PENSACOLA, Fla. (WALA) - A Florida teen said on Wednesday, Nov. 28, a Pensacola police officer asked her and her service dog to leave a fast-food restaurant.
The teen captured the encounter on cell phone video, and she spoke to FOX10 News about the incident.
She said about 3 a.m. Wednesday, four friends wanted some food and headed into the East Gregory Street What-a-Burger location in Pensacola.
"They can refuse service at any time. They don't have to have a reason," said Pensacola Police Officer Alex Bell, on a cell phone video captured by Danielle Woodson.
"I already have problems with anxiety, and this totally escalated all of that. I mean, this is the kind of thing I have my service dog for," said Danielle Woodson.
Woodson said she self-trained her 3-year-old retriever McLeod as a service animal.
Woodson said McLeod, wearing a green canvas vest that has the words "Service Dog" written on it,was underneath the booth at the restaurant.
A What-a-Burger spokesperson said, in an e-mail response, that some other customers complained about dog odor.
"I heard them asking for a refund; and not too much later, the manager came to us and asked us to leave," said Seth Minor, Woodson's friend.
Minor, Woodson and two other friends decided to stay, telling the manager she had no right to ask them to leave because of the service dog.
Later, a Pensacola police officer responded to intervene.
"Danielle's cell phone battery had just died, so she asked to borrow my phone to film," said Minor.
Here's a transcribed excerpt from the cell-phone video:
Officer Bell: Everybody needs to get up and leave.
Woodson: Leave? I'm sorry, why?
"He seems to approve the fact that he's being filmed in the video. She mentions that she's filming and he says, ‘OK,'" said Minor.
More transcribed dialogue from the cell-phone video:
Woodson: Sir, I'm filming this because I'm going to file a complaint, later.
Officer Bell: OK.
Woodson: I'm sorry, this is complete discrimination. You're asking me to get out of this restaurant because of my service dog?
Officer Bell: Yes. The restaurant has called me here. Y'all have eaten. They have the right to refuse service at any time.
"He said there were customer complaints, and we had to leave," said Minor.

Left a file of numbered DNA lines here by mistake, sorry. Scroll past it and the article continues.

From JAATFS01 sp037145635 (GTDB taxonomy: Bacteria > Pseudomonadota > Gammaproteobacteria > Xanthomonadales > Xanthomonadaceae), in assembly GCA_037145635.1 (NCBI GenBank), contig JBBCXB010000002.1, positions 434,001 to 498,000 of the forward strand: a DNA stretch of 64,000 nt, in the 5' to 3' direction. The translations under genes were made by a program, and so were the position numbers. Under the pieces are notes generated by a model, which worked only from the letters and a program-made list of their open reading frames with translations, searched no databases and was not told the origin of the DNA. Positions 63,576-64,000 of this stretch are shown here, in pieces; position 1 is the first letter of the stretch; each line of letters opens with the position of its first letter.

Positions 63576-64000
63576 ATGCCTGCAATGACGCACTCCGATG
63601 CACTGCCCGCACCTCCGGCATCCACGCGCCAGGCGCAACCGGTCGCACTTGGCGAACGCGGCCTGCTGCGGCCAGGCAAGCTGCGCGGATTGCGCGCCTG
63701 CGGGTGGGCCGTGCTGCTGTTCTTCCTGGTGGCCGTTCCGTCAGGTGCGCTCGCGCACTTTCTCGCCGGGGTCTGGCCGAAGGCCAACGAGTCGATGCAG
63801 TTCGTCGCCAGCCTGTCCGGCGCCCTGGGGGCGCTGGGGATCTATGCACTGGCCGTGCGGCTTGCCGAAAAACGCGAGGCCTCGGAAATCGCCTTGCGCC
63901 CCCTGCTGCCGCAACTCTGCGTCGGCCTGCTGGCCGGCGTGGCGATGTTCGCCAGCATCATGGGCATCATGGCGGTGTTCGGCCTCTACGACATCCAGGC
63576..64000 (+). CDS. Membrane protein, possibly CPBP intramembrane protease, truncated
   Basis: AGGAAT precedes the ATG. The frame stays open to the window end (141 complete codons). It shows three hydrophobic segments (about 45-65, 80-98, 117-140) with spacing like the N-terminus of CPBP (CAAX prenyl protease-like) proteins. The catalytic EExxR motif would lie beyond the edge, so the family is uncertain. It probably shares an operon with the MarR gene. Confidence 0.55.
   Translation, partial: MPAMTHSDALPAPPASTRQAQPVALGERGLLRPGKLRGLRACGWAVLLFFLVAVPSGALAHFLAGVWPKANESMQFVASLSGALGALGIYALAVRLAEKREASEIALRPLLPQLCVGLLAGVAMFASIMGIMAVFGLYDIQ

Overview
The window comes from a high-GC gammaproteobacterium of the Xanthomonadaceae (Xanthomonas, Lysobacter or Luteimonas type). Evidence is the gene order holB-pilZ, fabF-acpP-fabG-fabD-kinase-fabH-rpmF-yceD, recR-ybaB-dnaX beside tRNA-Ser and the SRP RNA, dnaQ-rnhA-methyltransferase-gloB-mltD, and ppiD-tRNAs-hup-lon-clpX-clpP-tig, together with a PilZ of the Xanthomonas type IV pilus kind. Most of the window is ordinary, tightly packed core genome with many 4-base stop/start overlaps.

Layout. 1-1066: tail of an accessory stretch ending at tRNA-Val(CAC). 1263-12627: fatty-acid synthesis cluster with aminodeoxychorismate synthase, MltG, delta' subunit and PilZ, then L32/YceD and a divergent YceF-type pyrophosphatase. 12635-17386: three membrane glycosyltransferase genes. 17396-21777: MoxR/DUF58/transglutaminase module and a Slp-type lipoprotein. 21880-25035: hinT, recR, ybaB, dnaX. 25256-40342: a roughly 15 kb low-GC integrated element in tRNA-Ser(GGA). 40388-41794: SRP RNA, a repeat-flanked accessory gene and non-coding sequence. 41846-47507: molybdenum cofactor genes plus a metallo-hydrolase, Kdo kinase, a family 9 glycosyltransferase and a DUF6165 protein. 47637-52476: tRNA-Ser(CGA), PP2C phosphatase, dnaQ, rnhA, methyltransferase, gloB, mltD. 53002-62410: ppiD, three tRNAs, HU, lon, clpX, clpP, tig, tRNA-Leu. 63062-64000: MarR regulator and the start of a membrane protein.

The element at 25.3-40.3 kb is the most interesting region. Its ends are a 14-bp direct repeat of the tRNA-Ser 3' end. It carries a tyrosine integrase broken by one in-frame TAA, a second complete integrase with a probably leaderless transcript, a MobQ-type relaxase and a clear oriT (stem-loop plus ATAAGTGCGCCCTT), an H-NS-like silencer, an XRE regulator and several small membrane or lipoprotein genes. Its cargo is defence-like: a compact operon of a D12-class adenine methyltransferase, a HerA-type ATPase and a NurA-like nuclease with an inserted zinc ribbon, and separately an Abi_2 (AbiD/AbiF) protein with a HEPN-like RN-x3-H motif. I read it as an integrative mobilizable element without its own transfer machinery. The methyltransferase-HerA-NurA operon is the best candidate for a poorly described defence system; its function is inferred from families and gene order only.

Executive director of Service Dogs of Florida Ken Lyons said the Americans with Disabilities Act or ADA spells out the law related to service animals.
"Service dogs are regulated by three different federal agencies; the Department of Justice handles public accommodation, which is what's involved in this situation. Under the ADA public accommodations are not allowed to card service dog animals all they can ask is two specific questions," said Lyons.
"He asked me the questions he wasn't allowed to ask. He didn't ask me the two questions you are allowed to ask which is: ‘Are you disabled?' and, ‘Is that a service dog, and what task does he perform?'" said Woodson.
On the cell-phone video, Woodson said this is my service dog, Officer Bell then asks, "What for?"
Woodson then tells Officer Bell she's disabled and the dog is her service dog. Officer Bell than asked, "Do you have documentation?"
Lyons said there isn't an official certification or license for service animals, some states have registration, but it's not a requirement.
"I just want to raise awareness. It's one thing for a person in a public place to ask intrusive questions, and they have no right to. It's another thing for a business owner and then a government official to step all over your rights," said Woodson.
What-a-burger officials said they will re-train employees on the appropriate way to accommodate guests with service animals, while also managing any concerns from other customers.
Officer Bell, in a statement to his supervisors, said he told Woodson that she was not denied service. He said the group was served food and finished eating, and now the restaurant wanted them to leave.
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